•December 2015: The administration in effect authorizes deregulation with the announcement of its Outline of Tax Reform Proposals, which includes granting mobile snapshots of receipts the same validity as originals. In September 2016, revision of the eDocumentation Law brings about deregulation. •Exposure in print and broadcast media more than quintupled compared to before the launch of our program pitching deregulation •The market and customers both welcome deregulation, with Concur Japan receiving 2.5 times more inquiries from interested prospects. This leads Concur Japan’s 2016 sales to grow by 150% YoY •Competitors also released products taking advantages of the loosened rules, sparking new activity and growing the whole segment. According to ITR, the expense management market will grow by 48.5% between 2015 and 2019. •The efforts of Concur Japan, a Japanese subsidiary of a foreign company (with only 80 employees) to drive the deregulation process became itself the focus of intense media interest, resulting in publication of the story in a book for PR professionals. •The program, by associating deregulation and better expense management processes, also fostered a new awareness that expense management should be a strategic management priority. •The cloud-based expense management solutions market is forecast to grow 80-fold by 2025. Concur’s share is estimated at more than 55% in 2020. •Within government, these changes are positioned as successful instances of deregulation and, as such, are having positive implications for other policies and deregulatory efforts.

The Situation

“Karoshi”, literally “death from overwork”, is a serious social problem in Japan linked to long working hours. The root cause of this endemic may be tied to rigid government regulations mandating inefficient paper-based expense management. Concur, the leading provider of cloud-based expense management solutions, challenged these laws through a successful deregulation campaign combining Association, Customer, Media, Competitor and Government Relations. Deregulation has eliminated requirements for workers to manually submit paper receipts, and for companies to store original copies for 7 years. Furthermore, Concur effectively created a new, cloud-based expense management market in Japan, saving Japanese businesses $9 billion annually.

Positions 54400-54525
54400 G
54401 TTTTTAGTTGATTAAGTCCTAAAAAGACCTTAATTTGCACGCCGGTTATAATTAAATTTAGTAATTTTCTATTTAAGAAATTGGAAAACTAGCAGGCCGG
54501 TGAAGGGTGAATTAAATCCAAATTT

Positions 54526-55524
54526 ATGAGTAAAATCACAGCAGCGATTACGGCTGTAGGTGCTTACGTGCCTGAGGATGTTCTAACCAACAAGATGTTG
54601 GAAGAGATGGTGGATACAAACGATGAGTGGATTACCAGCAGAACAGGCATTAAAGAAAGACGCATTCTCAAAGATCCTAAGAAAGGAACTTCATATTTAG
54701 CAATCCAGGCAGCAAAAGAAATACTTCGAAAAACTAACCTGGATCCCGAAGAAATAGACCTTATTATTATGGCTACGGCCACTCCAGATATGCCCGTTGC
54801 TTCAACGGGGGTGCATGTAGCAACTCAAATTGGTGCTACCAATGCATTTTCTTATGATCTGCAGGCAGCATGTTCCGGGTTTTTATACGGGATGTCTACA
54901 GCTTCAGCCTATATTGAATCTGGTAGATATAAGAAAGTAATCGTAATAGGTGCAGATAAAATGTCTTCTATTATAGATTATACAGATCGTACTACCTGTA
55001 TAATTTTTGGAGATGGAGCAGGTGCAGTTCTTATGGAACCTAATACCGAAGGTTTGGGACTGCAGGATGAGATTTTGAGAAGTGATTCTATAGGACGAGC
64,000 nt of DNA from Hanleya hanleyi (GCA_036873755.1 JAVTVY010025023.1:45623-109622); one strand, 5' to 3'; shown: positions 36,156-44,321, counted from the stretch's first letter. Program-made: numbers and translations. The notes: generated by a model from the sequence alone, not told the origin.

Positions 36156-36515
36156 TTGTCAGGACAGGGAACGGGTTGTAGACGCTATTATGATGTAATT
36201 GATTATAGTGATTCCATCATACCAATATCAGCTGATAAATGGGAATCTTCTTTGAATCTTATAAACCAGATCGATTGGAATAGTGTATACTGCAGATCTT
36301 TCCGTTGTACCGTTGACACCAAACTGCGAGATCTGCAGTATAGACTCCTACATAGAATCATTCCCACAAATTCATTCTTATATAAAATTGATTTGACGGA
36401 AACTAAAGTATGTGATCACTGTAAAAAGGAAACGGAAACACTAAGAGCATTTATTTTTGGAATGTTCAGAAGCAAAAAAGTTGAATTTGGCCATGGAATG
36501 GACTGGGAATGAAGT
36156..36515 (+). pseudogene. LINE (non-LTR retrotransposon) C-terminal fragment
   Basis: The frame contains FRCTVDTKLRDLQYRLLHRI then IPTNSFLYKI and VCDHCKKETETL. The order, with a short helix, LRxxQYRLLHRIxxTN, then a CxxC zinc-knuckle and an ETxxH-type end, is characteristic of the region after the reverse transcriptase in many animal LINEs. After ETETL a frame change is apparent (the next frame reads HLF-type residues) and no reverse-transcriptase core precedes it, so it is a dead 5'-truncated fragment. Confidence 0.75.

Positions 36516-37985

The Strategy

Target audiences and strategies to reach them: Government, relevant authorities: Campaigned for bills to be drafted and passed by the Diet to realize deregulation. Passing of the bill would help reduce tax administration costs, increase tax revenues by improving corporate profitability, and result in better cost competitiveness for Japanese corporations. The media: Japanese journalists demand facts and figures. Our approach was to quantify the negative effects of traditional expense and receipt management processes. Our main targets were The Nikkei, Japan’s most influential business daily, and key TV broadcasters as molders of public opinion. Professional and industry associations: Instead of making it a solo initiative, Concur Japan worked with these bodies to ensure they would function as influencers that would lobby the Administration. Corporate Japan: Sought their cooperation through endorsements, news reporting, and case-study research. Business people: Why do busywork associated with paper receipts when you can report your expenses electronically.